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Dumphy v. Commercial Union Assur. Co.

Court of Civil Appeals of Texas, Texarkana
Jan 4, 1912
142 S.W. 116 (Tex. Civ. App. 1912)


December 20, 1911. Rehearing Denied January 4, 1912.

Appeal from District Court, Bowie County; P. A. Turner, Judge.

Action by Matilda Dumphy and others against the Commercial Union Assurance Company, Limited, of London. Judgment for defendant, and plaintiffs appeal. Affirmed.

Rodgers Dorough and Webber Webber, for appellants.

Wm. Thompson, Geo. S. Wright, and Smelser Vaughan, for appellee.

December 26, 1906, appellee issued its policy for $2,000, insuring Mrs. Dumphy during a period of five years from that date against loss by fire of a dwelling house owned by her. Afterwards Mrs. Dumphy sold the property so insured to one Hunter for $3,500. Of this sum $1,000 was then paid by Hunter, and the remainder was covered by his promissory notes in favor of Mrs. Dumphy. December 19, 1907, by a writing on the policy, appellee consenting, Mrs. Dumphy assigned her interest therein as owner of the property to Hunter's wife, to whom it seems the conveyance of the property from Mrs. Dumphy had been made. On the same day (December 19, 1907) appellee attached to the policy a rider as follows: "Any loss that may be ascertained and proven to be due the assured under this policy shall be held payable to Mrs. Matilda Dumphy as interest may appear." February 20, 1909. Hunter, without the consent or knowledge of either appellee or of Mrs. Dumphy, procured the issuance by another company of another policy, insuring the property in the further sum of $500, payable to Mrs. Dumphy as her interest appeared. May 22, 1909, the property was destroyed by fire. The notes made by Hunter to Mrs. Dumphy being unpaid, she, joined by her husband and the Hunters, sought by the suit they instituted against appellee a recovery of the amount of the policy it had issued. The Hunters afterwards took a nonsuit, and the action was prosecuted by Mrs. Dumphy and her husband alone. The appeal is from a judgment in appellee's favor rendered on a verdict instructed by the trial court.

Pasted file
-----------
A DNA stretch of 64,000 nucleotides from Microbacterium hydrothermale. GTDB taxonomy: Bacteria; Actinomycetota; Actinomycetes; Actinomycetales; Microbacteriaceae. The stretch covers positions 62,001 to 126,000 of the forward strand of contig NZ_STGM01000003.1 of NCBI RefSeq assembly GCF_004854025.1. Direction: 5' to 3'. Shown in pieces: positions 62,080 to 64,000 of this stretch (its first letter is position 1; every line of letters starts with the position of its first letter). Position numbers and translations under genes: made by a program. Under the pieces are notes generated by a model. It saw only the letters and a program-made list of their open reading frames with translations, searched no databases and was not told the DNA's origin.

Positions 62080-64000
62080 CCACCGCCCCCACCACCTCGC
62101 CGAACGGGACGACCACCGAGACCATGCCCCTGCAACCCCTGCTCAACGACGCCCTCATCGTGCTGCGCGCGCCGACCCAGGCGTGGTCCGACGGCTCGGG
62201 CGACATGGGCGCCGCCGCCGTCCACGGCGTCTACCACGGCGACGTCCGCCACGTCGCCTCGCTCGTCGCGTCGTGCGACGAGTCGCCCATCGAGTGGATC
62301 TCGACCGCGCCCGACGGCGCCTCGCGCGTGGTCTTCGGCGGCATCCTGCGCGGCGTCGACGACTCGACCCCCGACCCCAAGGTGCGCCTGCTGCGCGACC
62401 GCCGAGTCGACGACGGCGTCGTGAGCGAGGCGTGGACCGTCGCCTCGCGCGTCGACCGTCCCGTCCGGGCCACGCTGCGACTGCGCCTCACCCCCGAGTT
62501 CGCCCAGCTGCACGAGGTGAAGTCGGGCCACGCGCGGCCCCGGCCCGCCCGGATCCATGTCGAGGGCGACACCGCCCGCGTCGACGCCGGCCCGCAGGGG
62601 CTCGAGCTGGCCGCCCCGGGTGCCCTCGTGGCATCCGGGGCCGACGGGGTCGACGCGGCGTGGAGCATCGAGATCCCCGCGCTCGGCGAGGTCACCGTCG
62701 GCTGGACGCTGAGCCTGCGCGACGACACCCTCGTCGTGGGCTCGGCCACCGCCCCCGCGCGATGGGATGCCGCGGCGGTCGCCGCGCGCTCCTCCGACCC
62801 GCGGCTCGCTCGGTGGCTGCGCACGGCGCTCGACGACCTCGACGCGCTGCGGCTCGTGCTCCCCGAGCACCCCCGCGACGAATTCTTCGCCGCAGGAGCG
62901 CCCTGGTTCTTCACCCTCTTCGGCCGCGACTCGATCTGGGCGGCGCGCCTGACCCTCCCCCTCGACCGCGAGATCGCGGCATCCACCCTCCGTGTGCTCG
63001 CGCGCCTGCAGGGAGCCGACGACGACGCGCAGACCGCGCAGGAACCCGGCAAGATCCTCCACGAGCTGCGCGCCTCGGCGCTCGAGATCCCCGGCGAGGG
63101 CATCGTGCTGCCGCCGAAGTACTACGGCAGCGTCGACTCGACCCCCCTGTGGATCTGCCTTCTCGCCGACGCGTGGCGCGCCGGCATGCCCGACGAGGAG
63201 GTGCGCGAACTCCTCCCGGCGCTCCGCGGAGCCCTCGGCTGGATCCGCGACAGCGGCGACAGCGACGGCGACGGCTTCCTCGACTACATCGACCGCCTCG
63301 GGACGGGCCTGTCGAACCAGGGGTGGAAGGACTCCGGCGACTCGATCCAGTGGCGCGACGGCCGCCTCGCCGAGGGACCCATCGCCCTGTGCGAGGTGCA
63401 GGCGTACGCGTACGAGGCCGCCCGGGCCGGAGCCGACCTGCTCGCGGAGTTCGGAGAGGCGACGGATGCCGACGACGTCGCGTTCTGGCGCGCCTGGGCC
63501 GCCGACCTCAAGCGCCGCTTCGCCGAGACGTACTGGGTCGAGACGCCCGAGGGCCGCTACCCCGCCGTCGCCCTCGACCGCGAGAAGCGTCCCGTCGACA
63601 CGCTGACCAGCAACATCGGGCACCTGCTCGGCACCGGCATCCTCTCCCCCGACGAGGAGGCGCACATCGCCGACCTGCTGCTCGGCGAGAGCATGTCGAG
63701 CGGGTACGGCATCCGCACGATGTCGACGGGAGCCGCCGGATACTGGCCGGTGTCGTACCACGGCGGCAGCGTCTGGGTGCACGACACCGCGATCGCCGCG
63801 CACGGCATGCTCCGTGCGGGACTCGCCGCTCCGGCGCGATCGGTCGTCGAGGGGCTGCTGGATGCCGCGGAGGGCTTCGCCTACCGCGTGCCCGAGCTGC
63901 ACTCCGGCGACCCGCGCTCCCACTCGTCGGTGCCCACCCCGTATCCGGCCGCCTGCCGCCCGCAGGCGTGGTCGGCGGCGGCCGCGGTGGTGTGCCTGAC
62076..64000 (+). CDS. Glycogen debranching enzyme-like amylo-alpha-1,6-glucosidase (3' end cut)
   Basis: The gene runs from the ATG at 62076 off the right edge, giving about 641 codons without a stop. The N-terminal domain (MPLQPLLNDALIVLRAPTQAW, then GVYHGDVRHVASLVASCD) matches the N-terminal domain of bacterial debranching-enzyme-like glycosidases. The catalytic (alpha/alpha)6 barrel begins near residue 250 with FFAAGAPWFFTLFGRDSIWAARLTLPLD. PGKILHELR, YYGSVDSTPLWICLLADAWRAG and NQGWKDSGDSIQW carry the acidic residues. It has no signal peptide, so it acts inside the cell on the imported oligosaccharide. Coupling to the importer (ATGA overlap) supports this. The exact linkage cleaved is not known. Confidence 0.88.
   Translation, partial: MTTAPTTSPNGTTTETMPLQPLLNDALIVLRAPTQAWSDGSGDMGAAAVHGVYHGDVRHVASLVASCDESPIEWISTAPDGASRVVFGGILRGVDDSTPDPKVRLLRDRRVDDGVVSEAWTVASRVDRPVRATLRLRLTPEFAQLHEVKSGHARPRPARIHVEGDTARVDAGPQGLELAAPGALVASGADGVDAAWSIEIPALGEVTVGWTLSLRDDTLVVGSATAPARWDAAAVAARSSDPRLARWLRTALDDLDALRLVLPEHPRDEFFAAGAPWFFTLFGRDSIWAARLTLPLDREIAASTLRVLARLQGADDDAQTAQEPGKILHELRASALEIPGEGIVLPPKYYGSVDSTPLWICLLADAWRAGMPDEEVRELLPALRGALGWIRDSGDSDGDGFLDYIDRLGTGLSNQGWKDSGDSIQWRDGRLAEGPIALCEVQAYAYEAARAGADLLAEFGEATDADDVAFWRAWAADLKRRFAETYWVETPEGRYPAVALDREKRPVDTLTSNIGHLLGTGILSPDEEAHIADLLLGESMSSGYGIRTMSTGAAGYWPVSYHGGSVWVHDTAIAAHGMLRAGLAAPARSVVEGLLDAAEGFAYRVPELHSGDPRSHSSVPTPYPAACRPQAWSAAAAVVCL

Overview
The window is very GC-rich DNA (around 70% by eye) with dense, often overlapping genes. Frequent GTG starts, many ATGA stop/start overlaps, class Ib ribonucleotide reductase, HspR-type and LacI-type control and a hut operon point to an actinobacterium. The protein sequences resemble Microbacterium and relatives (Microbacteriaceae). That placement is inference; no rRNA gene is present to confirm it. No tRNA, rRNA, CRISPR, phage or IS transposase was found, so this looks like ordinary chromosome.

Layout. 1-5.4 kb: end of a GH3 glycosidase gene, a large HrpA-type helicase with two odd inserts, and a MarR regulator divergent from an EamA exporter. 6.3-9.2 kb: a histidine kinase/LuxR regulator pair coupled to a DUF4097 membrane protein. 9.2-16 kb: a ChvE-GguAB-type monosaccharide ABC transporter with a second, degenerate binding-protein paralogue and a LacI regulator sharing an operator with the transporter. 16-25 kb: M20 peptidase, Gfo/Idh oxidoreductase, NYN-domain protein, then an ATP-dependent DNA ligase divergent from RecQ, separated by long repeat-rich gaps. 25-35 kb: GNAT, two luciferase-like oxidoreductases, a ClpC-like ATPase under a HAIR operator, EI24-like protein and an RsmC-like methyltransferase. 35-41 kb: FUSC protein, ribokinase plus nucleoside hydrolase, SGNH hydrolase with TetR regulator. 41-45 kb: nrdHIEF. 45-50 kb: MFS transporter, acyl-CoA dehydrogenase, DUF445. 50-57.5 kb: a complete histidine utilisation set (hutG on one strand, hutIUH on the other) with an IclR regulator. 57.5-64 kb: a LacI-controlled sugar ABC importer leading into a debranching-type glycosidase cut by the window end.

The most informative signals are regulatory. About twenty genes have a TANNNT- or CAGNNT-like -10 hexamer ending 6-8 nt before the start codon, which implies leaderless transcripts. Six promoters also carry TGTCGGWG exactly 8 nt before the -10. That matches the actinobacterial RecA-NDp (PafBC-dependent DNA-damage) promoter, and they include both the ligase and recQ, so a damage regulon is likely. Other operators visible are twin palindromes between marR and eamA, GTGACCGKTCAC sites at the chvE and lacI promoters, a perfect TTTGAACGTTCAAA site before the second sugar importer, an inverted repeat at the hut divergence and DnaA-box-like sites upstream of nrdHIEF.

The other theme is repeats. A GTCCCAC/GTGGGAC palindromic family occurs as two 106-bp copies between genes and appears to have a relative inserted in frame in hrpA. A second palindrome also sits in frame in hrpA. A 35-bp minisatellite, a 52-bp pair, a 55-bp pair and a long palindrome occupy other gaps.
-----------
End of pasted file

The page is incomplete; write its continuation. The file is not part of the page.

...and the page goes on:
By their assignments appellants complain of the action of the court in refusing to instruct a verdict in their favor and in instructing a verdict in favor of appellee.

The policy contained this stipulation. "This entire policy, unless otherwise provided by agreement hereon or added hereto, shall be void if the insured now has or shall hereafter make or procure any other contract of insurance, whether valid or not, on property covered in whole or in part by this policy." That a violation by the insured of such a stipulation in such a contract has the effect to forfeit his rights under it is settled. Insurance Co. v. Dorroh, 133 S.W. 475. That the Hunters procured another contract further insuring the property, and so, if they were the insured within its meaning, violated said stipulation, was conclusively shown by the testimony. That the effect of the conveyance of the property and assignment of the policy by Mrs. Dumphy to Mrs. Hunter with the consent of appellee was to create a new contract of insurance between appellee and the Hunters is reasonably clear on principle and fairly well established by the authorities. Insurance Co. v. Gunter, 12 Tex. Civ. App. 598, 35 S.W. 716; Insurance Co. v. Nichols, 72 S.W. 442; Ellis v. Insurance Co., 64 Iowa 507, 20 N.W. 782; Insurance Co. v. Munns, 120 Ind. 30, 22 N.E. 78, 5 L.R.A. 430; Bullman v. Insurance Co., 159 Mass. 118, 34 N.E. 171; Bonefant v. Insurance Co., 76 Mich. 653, 43 N.W. 684. That the Hunters, as the owners of the property, were the insured within the meaning of this new contract, cannot be doubted. It follows that it must be said that by procuring the additional insurance they forfeited their right as the insured to recover of appellee anything because of the loss of the property by fire.

By the plain language of the rider Mrs. Dumphy was entitled to demand of appellee only such loss as might be "ascertained and proven to be due the assured" under the policy. That the Hunters were the insured within the meaning of the policy, and that they were not entitled to recover anything under the policy, has been determined. Were they also "the assured" and the only assured within the meaning of the rider? If they were, it would seem logically to follow that Mrs. Dumphy was entitled to recover only the loss "ascertained and proven to be due" them, and that, as no loss was ascertained and proven to be due them, the trial court, on the case so far as stated, could not have done otherwise than instruct the jury to find in appellee's favor.